There is a good chance that President Obama will latch on to Vladimir Putin’s proposed resolution to our confrontation with Syria over its chemical weapons. I agree with Scott that the resolution will be more phony than real. In other words, Assad will not turn over his stash of chemical weapons; at best he won’t use them again in this war.
Where would this resolution leave us? I think there are three reasons to attack Syria: (1) to deter Assad from killing more civilians with chemical weapons, (2) to affirm the international norm against using such weapons, and most importantly, (3) to reverse the momentum of the civil war, which has been running in favor of Assad, Hezbolllah and Iran.
Once Obama sought authorization from Congress, I believe a fourth reason emerged — to avoid the loss of U.S. credibility that would have followed the bipartisan rejection of a president’s modest proposal to use force against an Iranian proxy whom we had warned would face consequences if it used chemical weapons.
Let’s look at each of these objectives in light of Putin’s gambit.
First, Assad probably will be deterred from using chemical weapons. While he isn’t going to turn them over to any meaningful extent to an international body, he will pretend to. Using chemical weapons again would shatter the pretense and create the likelihood of an attack by the U.S. and possibly others.
Second, under Putin’s gambit, Assad goes unpunished for using chemical weapons, so the international norm isn’t upheld. However, it is less shattered than would have been the case if there were no response at all to his use of these weapons, as so many proposed.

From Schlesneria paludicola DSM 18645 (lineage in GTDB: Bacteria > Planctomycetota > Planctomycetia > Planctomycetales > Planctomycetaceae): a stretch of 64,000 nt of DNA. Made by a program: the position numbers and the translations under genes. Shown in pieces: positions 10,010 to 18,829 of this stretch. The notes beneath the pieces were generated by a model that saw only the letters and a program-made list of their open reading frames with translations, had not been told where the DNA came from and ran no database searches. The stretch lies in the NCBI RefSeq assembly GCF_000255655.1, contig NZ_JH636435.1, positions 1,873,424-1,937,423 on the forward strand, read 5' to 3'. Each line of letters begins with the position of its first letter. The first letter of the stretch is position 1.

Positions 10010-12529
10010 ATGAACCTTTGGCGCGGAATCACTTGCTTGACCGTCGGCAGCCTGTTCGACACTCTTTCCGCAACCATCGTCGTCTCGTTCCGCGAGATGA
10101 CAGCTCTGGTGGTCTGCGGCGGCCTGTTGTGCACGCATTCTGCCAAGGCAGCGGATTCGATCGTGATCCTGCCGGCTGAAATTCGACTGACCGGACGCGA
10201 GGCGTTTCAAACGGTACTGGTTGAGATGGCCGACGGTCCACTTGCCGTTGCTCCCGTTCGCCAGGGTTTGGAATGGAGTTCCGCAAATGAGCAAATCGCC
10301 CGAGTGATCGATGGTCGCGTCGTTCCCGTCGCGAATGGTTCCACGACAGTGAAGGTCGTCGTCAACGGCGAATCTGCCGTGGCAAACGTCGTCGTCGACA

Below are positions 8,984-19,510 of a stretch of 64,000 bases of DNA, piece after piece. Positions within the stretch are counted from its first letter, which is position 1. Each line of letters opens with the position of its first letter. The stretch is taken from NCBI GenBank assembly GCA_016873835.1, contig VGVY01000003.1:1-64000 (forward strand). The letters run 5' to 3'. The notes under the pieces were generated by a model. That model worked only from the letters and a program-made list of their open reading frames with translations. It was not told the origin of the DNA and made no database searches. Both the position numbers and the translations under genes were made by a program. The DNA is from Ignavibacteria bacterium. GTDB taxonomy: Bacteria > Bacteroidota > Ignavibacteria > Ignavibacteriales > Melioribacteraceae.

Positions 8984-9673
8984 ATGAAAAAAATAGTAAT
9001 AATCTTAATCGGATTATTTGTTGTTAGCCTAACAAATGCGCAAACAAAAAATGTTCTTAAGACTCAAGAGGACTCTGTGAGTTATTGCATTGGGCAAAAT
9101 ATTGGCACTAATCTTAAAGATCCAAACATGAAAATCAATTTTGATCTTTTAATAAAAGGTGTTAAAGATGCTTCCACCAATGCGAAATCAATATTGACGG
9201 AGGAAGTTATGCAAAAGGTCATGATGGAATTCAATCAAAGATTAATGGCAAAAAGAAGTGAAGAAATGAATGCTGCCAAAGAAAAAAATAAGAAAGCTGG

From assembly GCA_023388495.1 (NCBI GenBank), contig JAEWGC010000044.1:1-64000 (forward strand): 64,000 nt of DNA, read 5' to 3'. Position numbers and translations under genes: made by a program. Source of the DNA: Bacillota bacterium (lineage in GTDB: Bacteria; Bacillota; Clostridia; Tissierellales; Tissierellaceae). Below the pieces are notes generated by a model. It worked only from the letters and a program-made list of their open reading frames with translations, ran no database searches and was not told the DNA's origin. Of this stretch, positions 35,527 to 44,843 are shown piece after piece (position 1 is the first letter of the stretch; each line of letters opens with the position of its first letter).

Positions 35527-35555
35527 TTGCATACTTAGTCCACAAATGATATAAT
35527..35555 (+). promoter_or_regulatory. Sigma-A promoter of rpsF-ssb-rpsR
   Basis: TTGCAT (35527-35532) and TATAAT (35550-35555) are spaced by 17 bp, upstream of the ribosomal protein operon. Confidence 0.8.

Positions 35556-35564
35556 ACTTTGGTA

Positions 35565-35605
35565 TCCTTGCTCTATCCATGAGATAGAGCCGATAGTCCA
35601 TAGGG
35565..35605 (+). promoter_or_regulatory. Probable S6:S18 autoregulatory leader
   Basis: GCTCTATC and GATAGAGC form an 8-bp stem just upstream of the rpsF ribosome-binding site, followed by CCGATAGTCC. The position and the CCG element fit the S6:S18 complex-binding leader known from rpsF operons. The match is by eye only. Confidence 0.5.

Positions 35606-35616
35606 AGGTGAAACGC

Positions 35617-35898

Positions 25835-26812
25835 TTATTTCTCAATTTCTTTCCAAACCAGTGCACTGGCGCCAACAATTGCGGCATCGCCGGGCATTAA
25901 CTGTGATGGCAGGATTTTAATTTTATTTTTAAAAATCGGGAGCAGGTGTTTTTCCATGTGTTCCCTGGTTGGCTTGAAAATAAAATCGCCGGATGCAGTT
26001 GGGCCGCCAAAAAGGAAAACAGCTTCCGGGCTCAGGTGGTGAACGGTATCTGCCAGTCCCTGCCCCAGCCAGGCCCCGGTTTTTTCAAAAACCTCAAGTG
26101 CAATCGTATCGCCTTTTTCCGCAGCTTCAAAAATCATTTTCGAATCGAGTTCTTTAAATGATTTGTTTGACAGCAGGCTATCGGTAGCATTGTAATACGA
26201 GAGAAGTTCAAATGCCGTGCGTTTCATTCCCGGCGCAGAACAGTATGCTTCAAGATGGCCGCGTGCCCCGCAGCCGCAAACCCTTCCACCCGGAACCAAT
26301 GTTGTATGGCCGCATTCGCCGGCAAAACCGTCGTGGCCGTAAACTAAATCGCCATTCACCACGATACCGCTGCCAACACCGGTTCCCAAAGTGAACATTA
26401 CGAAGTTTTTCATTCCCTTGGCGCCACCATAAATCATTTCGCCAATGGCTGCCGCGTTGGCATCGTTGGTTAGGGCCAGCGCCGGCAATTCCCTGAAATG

Third, I don’t believe that Assad is set back appreciably in the civil war by Putin’s gambit. If it were otherwise, Putin wouldn’t have proposed it and Assad wouldn’t agree. But Obama can still set back Assad if he follows through with administration promises to increase aid to the Free Syrian Army.
Fourth, U.S. credibility isn’t vindicated by agreeing to Putin’s gambit for at least two reasons. First, it’s largely a phony resolution — a cheap way out for Obama — and will be recognized as such. Second, the damage to our credibility has already occurred. It is now confirmed that both political parties, and America at-large, are too “war weary” to engage in even the limited use of force against our worst enemies among nations when they commit atrocities the president (pursuant to international norms) has declared unacceptable.
In sum, I find the pending resolution far less desirable than an attack would have been. However, it yields a somewhat better outcome than we would have been saddled with had the U.S. made no response to Assad’s use of chemical weapons, as so many proposed.
This analysis deals with only one side of the equation, though. For those who believe that an attack would have created major risks for the U.S. — e.g., protracted U.S. involvement in Syrian fighting, or an attack on Israel, or a military confrontation with Russia, or a victory for al Qaeda — Obama’s acceptance of Putin’s gambit presumably would come as a relief.